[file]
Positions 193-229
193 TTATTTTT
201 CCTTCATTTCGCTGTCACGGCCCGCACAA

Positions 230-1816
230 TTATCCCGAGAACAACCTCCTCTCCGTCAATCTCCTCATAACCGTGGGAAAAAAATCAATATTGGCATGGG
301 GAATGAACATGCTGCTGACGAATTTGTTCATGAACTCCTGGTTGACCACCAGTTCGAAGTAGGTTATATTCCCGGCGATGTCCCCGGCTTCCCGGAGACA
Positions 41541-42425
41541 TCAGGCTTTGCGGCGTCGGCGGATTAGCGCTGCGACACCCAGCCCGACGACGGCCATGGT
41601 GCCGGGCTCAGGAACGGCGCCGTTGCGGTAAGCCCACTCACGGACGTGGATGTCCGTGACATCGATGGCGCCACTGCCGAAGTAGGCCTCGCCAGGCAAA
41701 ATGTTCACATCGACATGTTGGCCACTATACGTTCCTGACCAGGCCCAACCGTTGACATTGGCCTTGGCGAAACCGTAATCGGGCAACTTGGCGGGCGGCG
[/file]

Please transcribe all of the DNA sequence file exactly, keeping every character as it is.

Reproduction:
Positions 193-229
193 TTATTTTT
201 CCTTCATTTCGCTGTCACGGCCCGCACAA

Positions 230-1816
230 TTATCCCGAGAACAACCTCCTCTCCGTCAATCTCCTCATAACCGTGGGAAAAAAATCAATATTGGCATGGG
301 GAATGAACATGCTGCTGACGAATTTGTTCATGAACTCCTGGTTGACCACCAGTTCGAAGTAGGTTATATTCCCGGCGATGTCCCCGGCTTCCCGGAGACA
Positions 41541-42425
41541 TCAGGCTTTGCGGCGTCGGCGGATTAGCGCTGCGACACCCAGCCCGACGACGGCCATGGT
41601 GCCGGGCTCAGGAACGGCGCCGTTGCGGTAAGCCCACTCACGGACGTGGATGTCCGTGACATCGATGGCGCCACTGCCGAAGTAGGCCTCGCCAGGCAAA
41701 ATGTTCACATCGACATGTTGGCCACTATACGTTCCTGACCAGGCCCAACCGTTGACATTGGCCTTGGCGAAACCGTAATCGGGCAACTTGGCGGGCGGCG